What does a safari day in Lower Zambezi look like?
You probably already had some wild imaginations of your trip and you will soon realise that a safari in Zambia will actually meet these expectations. But what does a safari day look like? Although options vary a bit from camp to camp, most lodges follow the rhythm of wildlife. That means: getting up early when the sun is still rising, take a long siesta between brunch and high-tea, and then venturing out again in the afternoon until sunset. Don’t worry if you are not an early bird: the sound of hundreds of birds in the morning will turn you into one, or you can pick a lodge where late morning drives are also offered.
A typical day in Lower Zambezi National Park
05.30 hours: wake up call by a soft knock and animal sounds, 06.30 hours: after fresh coffee or hot tea and a morning snack (often yummy homemade pastries), the morning safari activity starts (this is typically a game drive) 09.30 hours: extensive breakfast. 10.00 hours - 15.00 hours: time to relax and have lunch. Some lodges offer guided walking tours after lunch. 15.00 hours: high-tea with more delicious food to indulge in 16.00 hours: second game activity (again: either a drive, canoe trip, boat trip or fishing): 19.00 hours: back in the lodge for sundowners and dinner: 21.00 hours: coffee, drinks, leisure time: 22.00 hours: time to rest your head full of memories. Sleep well!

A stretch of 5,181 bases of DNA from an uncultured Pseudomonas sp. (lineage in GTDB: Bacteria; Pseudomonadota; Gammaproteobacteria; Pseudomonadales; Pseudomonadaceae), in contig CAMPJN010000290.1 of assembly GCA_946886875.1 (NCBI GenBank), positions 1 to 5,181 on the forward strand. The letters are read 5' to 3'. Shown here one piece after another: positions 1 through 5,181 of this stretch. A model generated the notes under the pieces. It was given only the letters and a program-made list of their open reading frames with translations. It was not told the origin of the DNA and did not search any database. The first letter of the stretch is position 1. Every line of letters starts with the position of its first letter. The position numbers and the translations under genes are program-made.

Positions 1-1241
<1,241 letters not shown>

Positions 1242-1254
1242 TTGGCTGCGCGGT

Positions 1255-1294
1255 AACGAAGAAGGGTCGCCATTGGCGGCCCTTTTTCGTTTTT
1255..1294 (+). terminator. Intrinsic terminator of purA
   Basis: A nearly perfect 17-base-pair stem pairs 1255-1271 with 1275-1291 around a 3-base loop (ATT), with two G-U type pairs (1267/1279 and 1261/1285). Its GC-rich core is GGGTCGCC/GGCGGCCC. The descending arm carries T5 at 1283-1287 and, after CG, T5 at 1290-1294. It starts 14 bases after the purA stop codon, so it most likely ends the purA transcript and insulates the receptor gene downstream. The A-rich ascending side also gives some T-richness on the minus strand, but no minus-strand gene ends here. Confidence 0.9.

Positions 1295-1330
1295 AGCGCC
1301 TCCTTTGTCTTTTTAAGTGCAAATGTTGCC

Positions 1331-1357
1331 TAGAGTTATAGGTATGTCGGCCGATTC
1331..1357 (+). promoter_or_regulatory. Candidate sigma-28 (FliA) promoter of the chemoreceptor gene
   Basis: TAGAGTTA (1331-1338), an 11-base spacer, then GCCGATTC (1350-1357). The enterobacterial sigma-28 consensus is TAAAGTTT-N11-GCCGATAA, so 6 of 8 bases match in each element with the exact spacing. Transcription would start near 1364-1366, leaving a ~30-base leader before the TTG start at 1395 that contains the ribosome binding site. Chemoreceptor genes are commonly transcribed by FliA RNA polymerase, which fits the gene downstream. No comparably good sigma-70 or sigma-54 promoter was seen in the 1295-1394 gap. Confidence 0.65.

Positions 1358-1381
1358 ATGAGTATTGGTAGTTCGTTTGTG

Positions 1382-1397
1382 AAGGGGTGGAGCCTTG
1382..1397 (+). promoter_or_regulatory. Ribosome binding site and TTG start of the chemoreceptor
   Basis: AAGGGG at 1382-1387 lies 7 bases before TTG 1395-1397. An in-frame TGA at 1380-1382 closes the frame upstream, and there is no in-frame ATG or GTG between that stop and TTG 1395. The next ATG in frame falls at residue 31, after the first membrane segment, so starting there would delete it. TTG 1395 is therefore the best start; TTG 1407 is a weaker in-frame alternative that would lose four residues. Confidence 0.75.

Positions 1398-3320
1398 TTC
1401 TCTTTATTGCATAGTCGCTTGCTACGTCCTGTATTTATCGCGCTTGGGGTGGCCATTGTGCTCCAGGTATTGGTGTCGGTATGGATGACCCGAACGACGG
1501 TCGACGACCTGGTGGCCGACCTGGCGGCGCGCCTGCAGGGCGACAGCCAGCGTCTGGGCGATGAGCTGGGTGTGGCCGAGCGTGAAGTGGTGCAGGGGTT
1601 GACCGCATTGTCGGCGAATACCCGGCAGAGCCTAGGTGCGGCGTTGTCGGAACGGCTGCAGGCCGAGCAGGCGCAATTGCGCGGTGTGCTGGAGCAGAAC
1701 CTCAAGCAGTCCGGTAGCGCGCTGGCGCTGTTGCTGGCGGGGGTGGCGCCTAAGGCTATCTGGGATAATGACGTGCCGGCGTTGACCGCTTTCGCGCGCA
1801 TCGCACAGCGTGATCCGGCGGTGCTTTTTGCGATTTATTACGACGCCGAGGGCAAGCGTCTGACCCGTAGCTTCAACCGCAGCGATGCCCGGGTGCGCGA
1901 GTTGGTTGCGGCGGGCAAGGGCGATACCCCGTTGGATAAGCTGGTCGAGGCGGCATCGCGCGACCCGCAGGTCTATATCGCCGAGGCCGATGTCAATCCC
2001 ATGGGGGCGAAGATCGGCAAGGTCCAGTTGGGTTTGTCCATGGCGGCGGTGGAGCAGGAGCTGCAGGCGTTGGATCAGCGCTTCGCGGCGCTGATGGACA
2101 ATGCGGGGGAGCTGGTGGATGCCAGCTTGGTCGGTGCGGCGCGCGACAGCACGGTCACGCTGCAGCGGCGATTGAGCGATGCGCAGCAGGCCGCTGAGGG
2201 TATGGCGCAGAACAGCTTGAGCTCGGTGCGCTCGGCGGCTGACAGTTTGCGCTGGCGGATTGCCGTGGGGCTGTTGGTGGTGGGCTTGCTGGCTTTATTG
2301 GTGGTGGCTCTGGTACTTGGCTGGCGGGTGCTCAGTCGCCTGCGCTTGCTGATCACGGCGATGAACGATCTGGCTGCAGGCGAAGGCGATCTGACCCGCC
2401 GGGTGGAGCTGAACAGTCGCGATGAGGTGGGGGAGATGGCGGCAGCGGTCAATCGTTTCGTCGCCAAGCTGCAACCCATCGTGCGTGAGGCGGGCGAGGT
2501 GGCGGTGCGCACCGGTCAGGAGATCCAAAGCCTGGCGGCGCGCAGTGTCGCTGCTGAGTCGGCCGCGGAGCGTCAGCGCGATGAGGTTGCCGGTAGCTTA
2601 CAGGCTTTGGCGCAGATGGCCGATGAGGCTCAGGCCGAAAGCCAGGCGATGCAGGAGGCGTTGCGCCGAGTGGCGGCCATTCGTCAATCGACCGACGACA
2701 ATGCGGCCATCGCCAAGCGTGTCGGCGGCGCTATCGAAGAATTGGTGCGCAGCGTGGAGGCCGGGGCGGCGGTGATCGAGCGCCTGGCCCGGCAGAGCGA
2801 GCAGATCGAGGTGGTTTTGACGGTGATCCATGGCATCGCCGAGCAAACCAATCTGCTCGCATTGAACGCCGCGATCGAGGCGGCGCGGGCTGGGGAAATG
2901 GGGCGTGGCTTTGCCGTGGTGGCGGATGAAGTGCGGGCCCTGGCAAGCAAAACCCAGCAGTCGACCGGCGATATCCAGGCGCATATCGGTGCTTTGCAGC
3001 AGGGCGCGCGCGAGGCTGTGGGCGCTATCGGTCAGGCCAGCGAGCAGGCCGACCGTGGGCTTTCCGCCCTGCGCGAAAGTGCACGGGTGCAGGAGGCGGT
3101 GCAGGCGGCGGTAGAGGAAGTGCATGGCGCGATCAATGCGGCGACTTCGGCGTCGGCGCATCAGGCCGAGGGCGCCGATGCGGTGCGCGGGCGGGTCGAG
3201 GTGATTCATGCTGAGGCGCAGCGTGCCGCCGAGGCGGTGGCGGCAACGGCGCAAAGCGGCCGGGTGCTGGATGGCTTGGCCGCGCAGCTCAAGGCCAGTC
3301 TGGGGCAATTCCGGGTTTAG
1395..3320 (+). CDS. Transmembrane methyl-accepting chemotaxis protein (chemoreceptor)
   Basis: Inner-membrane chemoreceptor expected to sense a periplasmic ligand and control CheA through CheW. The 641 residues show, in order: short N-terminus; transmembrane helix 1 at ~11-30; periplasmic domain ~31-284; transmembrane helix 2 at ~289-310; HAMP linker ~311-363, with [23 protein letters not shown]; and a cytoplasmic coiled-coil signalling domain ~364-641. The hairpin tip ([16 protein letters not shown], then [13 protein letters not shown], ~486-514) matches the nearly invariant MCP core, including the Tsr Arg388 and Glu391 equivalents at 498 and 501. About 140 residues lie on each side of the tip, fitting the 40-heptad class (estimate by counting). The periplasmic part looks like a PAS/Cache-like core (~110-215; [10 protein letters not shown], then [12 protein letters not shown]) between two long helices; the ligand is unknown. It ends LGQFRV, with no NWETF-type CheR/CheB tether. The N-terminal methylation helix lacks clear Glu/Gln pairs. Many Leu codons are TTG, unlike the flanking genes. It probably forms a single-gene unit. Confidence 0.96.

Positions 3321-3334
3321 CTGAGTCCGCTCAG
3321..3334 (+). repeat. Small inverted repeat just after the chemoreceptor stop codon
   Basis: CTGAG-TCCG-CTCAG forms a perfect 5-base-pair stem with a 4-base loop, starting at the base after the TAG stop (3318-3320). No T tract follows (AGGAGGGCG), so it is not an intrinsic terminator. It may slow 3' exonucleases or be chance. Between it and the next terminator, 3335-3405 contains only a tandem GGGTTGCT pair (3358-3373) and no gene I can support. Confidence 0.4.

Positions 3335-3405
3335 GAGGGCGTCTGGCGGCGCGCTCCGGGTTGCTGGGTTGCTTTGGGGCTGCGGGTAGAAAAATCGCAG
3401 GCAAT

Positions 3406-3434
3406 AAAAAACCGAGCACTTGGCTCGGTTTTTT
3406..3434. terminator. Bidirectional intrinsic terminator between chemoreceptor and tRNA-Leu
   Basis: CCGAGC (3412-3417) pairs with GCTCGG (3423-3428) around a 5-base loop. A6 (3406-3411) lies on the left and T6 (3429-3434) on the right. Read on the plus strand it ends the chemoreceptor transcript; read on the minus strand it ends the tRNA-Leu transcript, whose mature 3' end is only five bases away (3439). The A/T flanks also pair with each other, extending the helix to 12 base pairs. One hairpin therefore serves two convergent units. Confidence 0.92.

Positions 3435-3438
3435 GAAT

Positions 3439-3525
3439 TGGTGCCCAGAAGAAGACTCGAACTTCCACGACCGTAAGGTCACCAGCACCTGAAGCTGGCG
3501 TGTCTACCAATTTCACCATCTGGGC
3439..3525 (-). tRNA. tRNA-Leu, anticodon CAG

Lower Zambezi’s bush cuisine & drinks
Foodies and gourmets: prepare yourself for some taste bud treats. Your ‘problem’ will probably be how not to eat too much, since delicious food will be offered during breakfast, brunch, lunch, high-tea, sundowner-time (what is a good cocktail worth without some great snacks?) and dinner. Most chefs will serve a combination of Western cuisine and Zambian traditional food, made with fresh, local ingredients. If you have a chance, definitely try the traditional Zambian food called nshima. A rich porridge made from ground maize, often served with spicy relish or chicken. Most lodges will serve it on request and it can be very rewarding after an exhilarating safari-morning or afternoon.